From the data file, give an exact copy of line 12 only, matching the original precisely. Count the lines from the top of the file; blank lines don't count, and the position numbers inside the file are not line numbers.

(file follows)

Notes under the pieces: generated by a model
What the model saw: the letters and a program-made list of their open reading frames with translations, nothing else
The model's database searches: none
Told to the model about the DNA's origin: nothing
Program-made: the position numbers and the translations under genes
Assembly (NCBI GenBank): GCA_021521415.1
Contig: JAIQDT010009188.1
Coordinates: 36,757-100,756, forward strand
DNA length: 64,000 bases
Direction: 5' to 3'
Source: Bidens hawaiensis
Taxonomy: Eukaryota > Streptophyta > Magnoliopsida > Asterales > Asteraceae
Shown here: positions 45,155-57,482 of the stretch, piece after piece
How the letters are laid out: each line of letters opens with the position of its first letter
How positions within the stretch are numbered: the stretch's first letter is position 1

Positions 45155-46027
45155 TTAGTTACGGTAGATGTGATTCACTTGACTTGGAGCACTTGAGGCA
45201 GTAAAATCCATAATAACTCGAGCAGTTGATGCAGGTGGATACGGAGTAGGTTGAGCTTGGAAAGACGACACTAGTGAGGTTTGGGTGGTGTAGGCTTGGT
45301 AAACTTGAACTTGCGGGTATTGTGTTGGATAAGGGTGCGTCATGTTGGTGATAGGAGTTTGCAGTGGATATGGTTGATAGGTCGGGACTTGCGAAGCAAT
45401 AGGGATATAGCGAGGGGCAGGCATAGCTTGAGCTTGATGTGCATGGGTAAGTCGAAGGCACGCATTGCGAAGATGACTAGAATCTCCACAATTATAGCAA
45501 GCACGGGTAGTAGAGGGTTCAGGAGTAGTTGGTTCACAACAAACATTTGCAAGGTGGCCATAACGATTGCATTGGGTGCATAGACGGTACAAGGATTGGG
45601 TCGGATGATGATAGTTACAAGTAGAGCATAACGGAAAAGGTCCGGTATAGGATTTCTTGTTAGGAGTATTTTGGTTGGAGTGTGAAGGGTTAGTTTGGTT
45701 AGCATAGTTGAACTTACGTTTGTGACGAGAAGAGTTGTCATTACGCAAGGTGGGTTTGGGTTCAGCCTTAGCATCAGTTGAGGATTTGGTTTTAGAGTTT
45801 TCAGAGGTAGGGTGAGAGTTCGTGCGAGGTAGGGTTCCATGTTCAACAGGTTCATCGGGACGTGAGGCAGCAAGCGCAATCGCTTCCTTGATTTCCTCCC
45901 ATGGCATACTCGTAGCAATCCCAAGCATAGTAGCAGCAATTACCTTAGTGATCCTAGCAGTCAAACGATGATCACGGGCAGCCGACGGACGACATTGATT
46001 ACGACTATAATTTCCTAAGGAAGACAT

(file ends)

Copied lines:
Taxonomy: Eukaryota > Streptophyta > Magnoliopsida > Asterales > Asteraceae